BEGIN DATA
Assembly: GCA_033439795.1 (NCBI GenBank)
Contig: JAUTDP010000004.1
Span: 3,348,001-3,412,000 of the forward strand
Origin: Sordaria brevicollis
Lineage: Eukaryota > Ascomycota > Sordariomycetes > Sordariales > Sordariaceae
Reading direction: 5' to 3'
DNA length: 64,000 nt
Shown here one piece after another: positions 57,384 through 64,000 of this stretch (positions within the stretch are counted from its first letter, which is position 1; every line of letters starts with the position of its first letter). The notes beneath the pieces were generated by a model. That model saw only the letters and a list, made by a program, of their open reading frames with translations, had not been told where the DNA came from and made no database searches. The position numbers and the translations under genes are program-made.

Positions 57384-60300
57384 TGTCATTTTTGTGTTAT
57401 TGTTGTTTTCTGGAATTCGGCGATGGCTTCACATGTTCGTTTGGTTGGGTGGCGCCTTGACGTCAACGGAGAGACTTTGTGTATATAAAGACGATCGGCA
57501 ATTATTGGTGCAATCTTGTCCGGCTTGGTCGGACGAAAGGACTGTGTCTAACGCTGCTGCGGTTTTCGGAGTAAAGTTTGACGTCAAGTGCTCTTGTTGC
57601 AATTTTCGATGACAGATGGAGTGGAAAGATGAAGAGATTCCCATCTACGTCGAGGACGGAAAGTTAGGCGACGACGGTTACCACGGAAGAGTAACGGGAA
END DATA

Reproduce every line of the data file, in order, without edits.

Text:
Assembly: GCA_033439795.1 (NCBI GenBank)
Contig: JAUTDP010000004.1
Span: 3,348,001-3,412,000 of the forward strand
Origin: Sordaria brevicollis
Lineage: Eukaryota > Ascomycota > Sordariomycetes > Sordariales > Sordariaceae
Reading direction: 5' to 3'
DNA length: 64,000 nt
Shown here one piece after another: positions 57,384 through 64,000 of this stretch (positions within the stretch are counted from its first letter, which is position 1; every line of letters starts with the position of its first letter). The notes beneath the pieces were generated by a model. That model saw only the letters and a list, made by a program, of their open reading frames with translations, had not been told where the DNA came from and made no database searches. The position numbers and the translations under genes are program-made.

Positions 57384-60300
57384 TGTCATTTTTGTGTTAT
57401 TGTTGTTTTCTGGAATTCGGCGATGGCTTCACATGTTCGTTTGGTTGGGTGGCGCCTTGACGTCAACGGAGAGACTTTGTGTATATAAAGACGATCGGCA
57501 ATTATTGGTGCAATCTTGTCCGGCTTGGTCGGACGAAAGGACTGTGTCTAACGCTGCTGCGGTTTTCGGAGTAAAGTTTGACGTCAAGTGCTCTTGTTGC
57601 AATTTTCGATGACAGATGGAGTGGAAAGATGAAGAGATTCCCATCTACGTCGAGGACGGAAAGTTAGGCGACGACGGTTACCACGGAAGAGTAACGGGAA